While antiretroviral drugs have significantly improved the life expectancy of people living with HIV, the virus - and often the ARVs themselves - can make people more susceptible to non-communicable diseases than the rest of the population.
Here are six non-communicable diseases that are more likely to affect people living with HIV:
Heart disease - Several studies have made the link between coronary disease and HIV infection: one presented at the 18th Conference on Retroviruses and Opportunistic Infections (CROI) in March 2011 found that HIV-infected participants had an increased risk of "acute myocardial infarction" - heart attack - compared with demographically and behaviourally similar HIV-negative study participants.
Another 2011 study found that HIV infection was a risk factor for heart failure, with ongoing viral replication associated with a higher risk of developing heart failure.
The link between ARVs and heart disease is less clear; one study, also presented at CROI, found that HIV infection increased the risk of coronary heart disease, but ARVs and higher CD4 counts – a measure of immune strength - significantly reduced this risk. However, a 2011 Canadian study found that several ARVs - abacavir, efavirenz, lopinavir, and ritonavir - were all associated with an increased risk of heart attack.
Cervical cancer - After breast cancer, it is the second most common cancer among women worldwide; more than 80 percent of new cases and deaths from the disease occur in developing countries.
Studies have found that HIV-positive women are at higher risk of human papillomavirus (HPV), a precursor to cervical cancer; women with low CD4 counts seem to be particularly vulnerable.
HPV can be prevented with a vaccine recommended for pre-adolescent girls before they reach their sexual debut but the vaccine is too expensive for most women in developing countries. In addition, cervical cancer screening levels remain very low in many poor countries; for instance, just 3.2 percent of Kenyan women aged 18-69 are tested every three years, compared with 70 percent of women in the developed world.
Other cancers - People living with HIV are more susceptible to several cancers, including Kaposi sarcoma, Hodgkin's and non-Hodgkin's lymphoma, anal cancer, skin cancer and liver cancer - than HIV-negative people, a new study has found.
Published in Cancer Epidemiology, Biomarkers and Prevention, the study found that immunodeficiency was positively associated with all cancers examined except prostate cancer. The authors recommended starting antiretroviral therapy earlier to maintain high CD4 levels.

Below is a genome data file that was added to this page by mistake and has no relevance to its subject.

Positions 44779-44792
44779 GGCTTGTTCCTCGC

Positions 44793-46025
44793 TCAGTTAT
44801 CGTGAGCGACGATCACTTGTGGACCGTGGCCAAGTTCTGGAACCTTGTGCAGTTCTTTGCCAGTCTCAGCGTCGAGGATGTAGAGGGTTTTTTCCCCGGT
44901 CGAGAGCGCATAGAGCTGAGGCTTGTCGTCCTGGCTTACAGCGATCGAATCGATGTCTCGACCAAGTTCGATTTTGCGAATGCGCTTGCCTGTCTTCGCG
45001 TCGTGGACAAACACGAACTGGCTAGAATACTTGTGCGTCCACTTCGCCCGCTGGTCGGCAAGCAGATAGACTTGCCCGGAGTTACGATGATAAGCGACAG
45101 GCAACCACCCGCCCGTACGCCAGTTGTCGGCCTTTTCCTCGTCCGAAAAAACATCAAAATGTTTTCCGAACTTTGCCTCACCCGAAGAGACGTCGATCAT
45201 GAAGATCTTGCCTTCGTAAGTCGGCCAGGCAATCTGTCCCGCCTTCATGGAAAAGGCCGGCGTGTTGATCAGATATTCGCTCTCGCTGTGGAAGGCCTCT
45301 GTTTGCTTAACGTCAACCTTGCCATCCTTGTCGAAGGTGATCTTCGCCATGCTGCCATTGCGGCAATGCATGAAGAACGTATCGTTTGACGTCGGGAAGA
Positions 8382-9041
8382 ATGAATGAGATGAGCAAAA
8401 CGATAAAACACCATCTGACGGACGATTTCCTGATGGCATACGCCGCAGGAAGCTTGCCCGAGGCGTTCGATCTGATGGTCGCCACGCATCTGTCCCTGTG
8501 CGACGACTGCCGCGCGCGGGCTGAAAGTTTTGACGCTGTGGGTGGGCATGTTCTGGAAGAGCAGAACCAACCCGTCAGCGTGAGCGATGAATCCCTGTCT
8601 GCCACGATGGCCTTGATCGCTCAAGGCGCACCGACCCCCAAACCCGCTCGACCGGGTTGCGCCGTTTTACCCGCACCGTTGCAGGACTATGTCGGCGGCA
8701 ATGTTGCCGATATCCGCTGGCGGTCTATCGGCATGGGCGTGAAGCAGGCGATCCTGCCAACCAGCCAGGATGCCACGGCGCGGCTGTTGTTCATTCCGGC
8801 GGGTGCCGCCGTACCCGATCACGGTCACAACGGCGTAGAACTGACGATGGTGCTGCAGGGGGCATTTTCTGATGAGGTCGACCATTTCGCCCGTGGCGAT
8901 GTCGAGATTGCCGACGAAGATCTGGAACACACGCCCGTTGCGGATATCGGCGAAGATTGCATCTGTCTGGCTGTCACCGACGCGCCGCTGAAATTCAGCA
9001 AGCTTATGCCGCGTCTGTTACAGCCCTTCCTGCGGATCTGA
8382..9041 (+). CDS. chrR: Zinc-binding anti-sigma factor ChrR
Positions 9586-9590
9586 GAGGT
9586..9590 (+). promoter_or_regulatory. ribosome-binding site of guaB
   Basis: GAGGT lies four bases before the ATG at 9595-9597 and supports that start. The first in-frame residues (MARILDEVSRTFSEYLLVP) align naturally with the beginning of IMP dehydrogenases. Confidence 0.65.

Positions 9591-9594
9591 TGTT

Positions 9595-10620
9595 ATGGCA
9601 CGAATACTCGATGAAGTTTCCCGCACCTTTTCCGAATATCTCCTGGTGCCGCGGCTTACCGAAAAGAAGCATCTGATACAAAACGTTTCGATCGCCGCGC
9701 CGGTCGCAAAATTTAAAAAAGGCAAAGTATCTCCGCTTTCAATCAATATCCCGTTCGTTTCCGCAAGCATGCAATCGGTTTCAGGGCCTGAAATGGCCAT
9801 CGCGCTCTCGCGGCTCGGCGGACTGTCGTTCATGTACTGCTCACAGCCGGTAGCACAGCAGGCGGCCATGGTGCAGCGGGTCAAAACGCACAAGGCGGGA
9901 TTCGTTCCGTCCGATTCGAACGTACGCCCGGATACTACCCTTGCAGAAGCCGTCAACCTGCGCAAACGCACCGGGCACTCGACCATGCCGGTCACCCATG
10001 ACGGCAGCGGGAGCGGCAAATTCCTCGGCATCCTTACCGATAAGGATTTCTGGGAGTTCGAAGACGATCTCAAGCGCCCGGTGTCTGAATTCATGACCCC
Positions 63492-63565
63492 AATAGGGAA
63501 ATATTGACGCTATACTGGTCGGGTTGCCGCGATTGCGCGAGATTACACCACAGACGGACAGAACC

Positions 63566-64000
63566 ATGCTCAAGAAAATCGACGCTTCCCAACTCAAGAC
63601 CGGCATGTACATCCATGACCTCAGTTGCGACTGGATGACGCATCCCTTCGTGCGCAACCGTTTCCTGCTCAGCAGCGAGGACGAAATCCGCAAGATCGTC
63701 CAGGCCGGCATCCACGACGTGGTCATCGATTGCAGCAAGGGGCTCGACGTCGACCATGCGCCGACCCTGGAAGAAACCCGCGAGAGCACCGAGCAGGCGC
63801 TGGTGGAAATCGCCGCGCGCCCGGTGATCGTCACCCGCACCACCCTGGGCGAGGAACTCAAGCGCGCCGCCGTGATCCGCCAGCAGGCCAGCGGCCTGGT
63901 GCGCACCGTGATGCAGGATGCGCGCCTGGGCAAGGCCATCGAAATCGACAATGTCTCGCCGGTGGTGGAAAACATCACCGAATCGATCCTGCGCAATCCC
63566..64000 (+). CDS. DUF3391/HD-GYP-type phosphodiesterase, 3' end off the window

Mental illness - Studies show that the prevalence of mental illness among HIV-positive in-patients and out-patients in the US ranges between 5 and 23 percent compared with 0.3-0.4 percent in the general population.
According to the World Health Organization (WHO), apart from the psychological impact of HIV, the virus has direct effects on the central nervous system, leading to neuropsychiatric complications, including HIV encephalopathy, depression, mania, cognitive disorders, and dementia.
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Studies also show that depression can lead to high-risk behaviour, including transactional sex, partner abuse and low condom use.
However, depression is frequently overlooked by healthcare providers; a severe shortage of mental health professionals in developing countries means patients often suffer in silence.
Kidney disease - Known as HIV-associated nephropathy, kidney disease is relatively common in people living with HIV. The virus interferes with the kidneys' ability to function correctly, particularly in people with advanced HIV who have a low CD4 count and a high viral load, as well as older people.
Poorly functioning kidneys can cause other health conditions, including cardiovascular disease, nerve damage, bone disease, and anaemia.
Certain ARVs, tenofovir in particular, have also been associated with a decline in renal function.
Liver disease - A leading cause of morbidity and death among HIV-positive individuals, it is mainly caused by co-infection with hepatitis B or hepatitis C, alcohol abuse, insulin resistance or side-effects of medicines.
Experts say early identification and proper management of liver disease in HIV-infected people are crucial to improve long-term outcomes.
This article was produced by IRIN News while it was part of the United Nations Office for the Coordination of Humanitarian Affairs. Please send queries on copyright or liability to the UN. For more information: https://shop.un.org/rights-permissions